President Biden’s aggressive plans to push more Americans to purchase electric vehicles (EV) could significantly increase U.S. reliance on China, which currently dominates the mineral and battery supply chains.
On Wednesday, the White House unveiled sweeping tailpipe emissions standards for gas-powered cars made between 2027 and 2032, saying the toughest-ever rules of their kind would reduce carbon emissions by 10 billion tons over the next three decades. However, over the past decade, China has developed a strong foothold across the entire EV supply chain from mining and refining to battery production.
“China holds various percentages of dominance in various levels of the supply chain and various products, elements, etc.,” Andrew Horn, a former senior official in the Office of International Affairs at the Department of Energy, told Fox News Digital in an interview. “But essentially, they either control indirectly or directly the mass majority of the global market, including what we in the U.S. consume.”
“They have, essentially, a massive chokehold over the entire market,” said Horn, who also helped craft national critical mineral strategy at the White House. “The U.S. right now has very minimal options.”
President Biden makes his entrance at General Motors’ Factory ZERO electric vehicle assembly plant in Detroit, Michigan, on Nov. 21, 2021. (Nic Antaya/Getty Images)
If finalized, the Biden administration’s rules announced Wednesday would lead to 67% of new light-duty car purchases being electric by 2032 across the country. The emissions standards, which require automakers to achieve a 56% carbon emissions reduction in 2032 vehicles compared to 2026 models, are further expected to force nearly half of all new sedans to be electric within just four years.
According to the International Energy Agency (IEA), though, China produces about 75% of all lithium-ion batteries, a key part of EVs, worldwide. The nation also boasts 70% of production capacity for cathodes and 85% for anodes, two key components of such batteries.
In addition, more than 50% of lithium, cobalt and graphite processing and refining capacity is located in China, the IEA data showed. Those three critical minerals, in addition to copper and nickel, are vital for EV batteries. Chinese investment firms have also been aggressive in purchasing stakes in African mines, especially those rich with cobalt in the Democratic Republic of the Congo, in recent years to ensure a firm control over mineral production.
“For the life of me, I can’t understand why we would want to do this and subject ourselves to the Chinese Communist Party, which has said they want to supplant the United States as a global hegemony,” Derrick Morgan, the executive vice president of the free market Heritage Foundation, said in an interview with Fox News Digital. “Why we would do this and play right into their hands has got me.”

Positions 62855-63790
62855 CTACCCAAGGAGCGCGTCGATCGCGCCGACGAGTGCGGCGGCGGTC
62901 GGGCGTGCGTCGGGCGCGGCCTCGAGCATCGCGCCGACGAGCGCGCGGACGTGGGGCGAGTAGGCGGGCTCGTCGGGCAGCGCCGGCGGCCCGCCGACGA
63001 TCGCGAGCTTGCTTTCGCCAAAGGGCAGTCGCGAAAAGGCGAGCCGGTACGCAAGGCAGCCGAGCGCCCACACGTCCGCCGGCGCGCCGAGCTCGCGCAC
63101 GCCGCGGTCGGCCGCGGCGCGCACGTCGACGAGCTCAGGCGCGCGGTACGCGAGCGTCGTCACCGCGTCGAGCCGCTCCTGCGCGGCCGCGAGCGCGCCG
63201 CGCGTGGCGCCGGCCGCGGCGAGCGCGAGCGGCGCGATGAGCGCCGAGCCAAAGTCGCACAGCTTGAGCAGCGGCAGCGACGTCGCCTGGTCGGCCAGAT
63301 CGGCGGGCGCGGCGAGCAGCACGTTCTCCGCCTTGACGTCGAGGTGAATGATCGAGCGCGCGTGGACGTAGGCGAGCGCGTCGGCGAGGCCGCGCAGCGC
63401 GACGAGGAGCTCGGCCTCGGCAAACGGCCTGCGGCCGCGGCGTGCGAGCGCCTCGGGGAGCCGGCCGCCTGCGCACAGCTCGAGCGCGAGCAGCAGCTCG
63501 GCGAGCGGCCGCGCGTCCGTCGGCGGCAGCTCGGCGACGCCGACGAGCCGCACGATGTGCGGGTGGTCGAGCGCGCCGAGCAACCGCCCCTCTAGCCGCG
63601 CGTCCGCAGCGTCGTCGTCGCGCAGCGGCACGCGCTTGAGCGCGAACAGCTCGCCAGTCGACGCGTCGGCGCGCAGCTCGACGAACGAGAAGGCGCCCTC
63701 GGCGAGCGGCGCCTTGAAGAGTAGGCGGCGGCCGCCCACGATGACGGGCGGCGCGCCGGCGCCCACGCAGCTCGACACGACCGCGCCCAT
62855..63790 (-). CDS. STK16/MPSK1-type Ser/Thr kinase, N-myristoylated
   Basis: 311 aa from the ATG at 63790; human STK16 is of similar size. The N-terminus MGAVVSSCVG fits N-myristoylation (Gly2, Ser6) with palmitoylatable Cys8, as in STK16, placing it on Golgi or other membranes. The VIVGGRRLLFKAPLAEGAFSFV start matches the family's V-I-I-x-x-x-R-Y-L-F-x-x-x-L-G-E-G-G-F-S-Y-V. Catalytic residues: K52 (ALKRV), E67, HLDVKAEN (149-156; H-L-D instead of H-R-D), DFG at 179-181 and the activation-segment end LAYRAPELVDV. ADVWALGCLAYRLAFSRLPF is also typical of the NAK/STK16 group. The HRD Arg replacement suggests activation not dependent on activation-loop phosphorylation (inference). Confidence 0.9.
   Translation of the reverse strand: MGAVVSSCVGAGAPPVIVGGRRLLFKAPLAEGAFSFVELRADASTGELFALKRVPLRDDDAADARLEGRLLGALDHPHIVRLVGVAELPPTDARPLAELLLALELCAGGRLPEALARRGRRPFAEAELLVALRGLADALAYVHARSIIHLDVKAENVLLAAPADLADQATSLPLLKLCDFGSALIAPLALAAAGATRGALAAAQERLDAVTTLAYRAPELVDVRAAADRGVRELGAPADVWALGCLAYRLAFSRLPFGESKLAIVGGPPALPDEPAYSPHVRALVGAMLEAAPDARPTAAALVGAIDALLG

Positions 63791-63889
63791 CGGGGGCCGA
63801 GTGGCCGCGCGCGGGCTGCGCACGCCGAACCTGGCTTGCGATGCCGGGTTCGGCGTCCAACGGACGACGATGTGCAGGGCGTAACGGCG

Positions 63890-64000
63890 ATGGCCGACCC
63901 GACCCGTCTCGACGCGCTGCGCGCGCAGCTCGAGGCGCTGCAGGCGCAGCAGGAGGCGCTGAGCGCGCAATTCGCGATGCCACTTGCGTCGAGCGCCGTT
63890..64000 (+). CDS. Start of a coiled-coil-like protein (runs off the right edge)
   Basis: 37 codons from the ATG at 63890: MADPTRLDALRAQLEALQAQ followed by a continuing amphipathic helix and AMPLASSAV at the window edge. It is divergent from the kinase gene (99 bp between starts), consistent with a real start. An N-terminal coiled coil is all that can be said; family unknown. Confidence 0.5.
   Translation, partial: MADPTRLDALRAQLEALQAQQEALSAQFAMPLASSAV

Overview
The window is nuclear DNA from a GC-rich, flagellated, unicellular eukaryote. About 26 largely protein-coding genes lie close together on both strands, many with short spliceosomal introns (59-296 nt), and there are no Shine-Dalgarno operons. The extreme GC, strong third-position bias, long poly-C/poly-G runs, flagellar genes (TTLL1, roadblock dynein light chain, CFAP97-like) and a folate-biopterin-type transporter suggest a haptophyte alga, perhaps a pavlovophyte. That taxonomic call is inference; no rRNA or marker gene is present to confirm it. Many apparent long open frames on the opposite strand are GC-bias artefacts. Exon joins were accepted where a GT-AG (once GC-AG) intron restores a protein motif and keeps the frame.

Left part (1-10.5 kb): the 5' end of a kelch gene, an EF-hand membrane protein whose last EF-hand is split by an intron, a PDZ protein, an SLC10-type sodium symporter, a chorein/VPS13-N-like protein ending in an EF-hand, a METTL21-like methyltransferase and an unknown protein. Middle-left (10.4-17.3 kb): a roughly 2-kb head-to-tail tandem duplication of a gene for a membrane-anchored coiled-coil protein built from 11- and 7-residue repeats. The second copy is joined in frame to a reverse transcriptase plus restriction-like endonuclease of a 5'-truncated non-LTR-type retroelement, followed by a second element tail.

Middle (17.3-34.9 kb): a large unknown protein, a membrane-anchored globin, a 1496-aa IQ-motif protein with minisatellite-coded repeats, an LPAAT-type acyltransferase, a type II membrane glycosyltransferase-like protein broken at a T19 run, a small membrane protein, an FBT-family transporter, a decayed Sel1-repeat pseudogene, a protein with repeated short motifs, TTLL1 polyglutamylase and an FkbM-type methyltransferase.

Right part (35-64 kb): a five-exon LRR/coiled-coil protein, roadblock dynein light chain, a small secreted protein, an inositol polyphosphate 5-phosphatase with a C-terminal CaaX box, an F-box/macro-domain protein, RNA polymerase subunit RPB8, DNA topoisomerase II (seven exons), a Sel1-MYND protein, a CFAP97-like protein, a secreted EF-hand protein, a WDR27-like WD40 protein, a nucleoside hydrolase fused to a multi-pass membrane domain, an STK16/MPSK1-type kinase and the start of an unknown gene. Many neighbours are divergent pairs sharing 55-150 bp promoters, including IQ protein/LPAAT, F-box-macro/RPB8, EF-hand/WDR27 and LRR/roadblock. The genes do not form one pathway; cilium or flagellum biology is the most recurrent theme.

“It’s true that the U.S. is projected to increase our battery capacity 10 times, but once we do that, we’re still going to be less than 10% of the world supply – even after we go up 10 times, assuming we can even do that,” Morgan said. “We’d have something like one-seventh or so the size of China’s battery projection, even if all this new investment takes place.”
Workers assemble electric vehicles at a factory in Yuncheng, Shanxi Province of China, on March 28. (VCG/VCG via Getty Images)
Horn, who in 2021 founded GreenMet, a private firm working to onshore critical mineral production, said nascent efforts to develop critical mineral and EV manufacturing supply chains in the U.S. and other Western nations will take more time and still face significant barriers from Chinese competitors.
“Those efforts are going to take a little bit of time to get up and running and fully be able to challenge some of the current Chinese dominance,” he told Fox News Digital.
“And the Chinese get a vote in that. They’re going to be watching this closely as they are now, trying to flood the market and do anything else they can with price manipulation, etc., to try and prevent competitors from coming online because it’s obviously against their interests.”
Horn’s company is currently involved in six critical mineral projects that it says will strengthen domestic supply chains.
However, permitting and environmental regulations have largely prevented the U.S. industry from gaining any traction in the global EV supply chain. For example, in 2022, the U.S. produced no graphite, less than .01% of global cobalt, less than .01% of global nickel, and about 6% of global copper, federal geological data showed. The U.S. processes virtually no copper, nickel, cobalt, lithium or rare earth minerals.
China produces about 75% of all lithium-ion batteries needed for electric vehicles, according to the International Energy Agency. (Reuters/Kevin Lamarque)
Meanwhile, the Biden administration has moved to restrict large critical mineral mining projects across the country. In one instance, the Department of the Interior issued a 20-year mining ban in a northern Minnesota forest area home to about 88% of the nation’s cobalt reserves and vast copper, nickel and platinum-group elements.
“The only winner here is China, as Joe Biden continues to hand our foreign adversaries every advantage possible,” Rep. Pete Stauber, R-Minn., the chairman of the House Natural Resources Energy and Mineral Subcommittee, said in January after the ban was issued.
And, on Wednesday, House Energy and Commerce Committee Chair Cathy McMorris Rodgers, R-Wash., similarly said the administration’s tailpipe emissions standards would primarily benefit China.
“This will hurt low-income families the most, while also making us more reliant on China for critical materials necessary for electric vehicles,” she said in a statement. “It’s a lose-lose for American families and for American security.”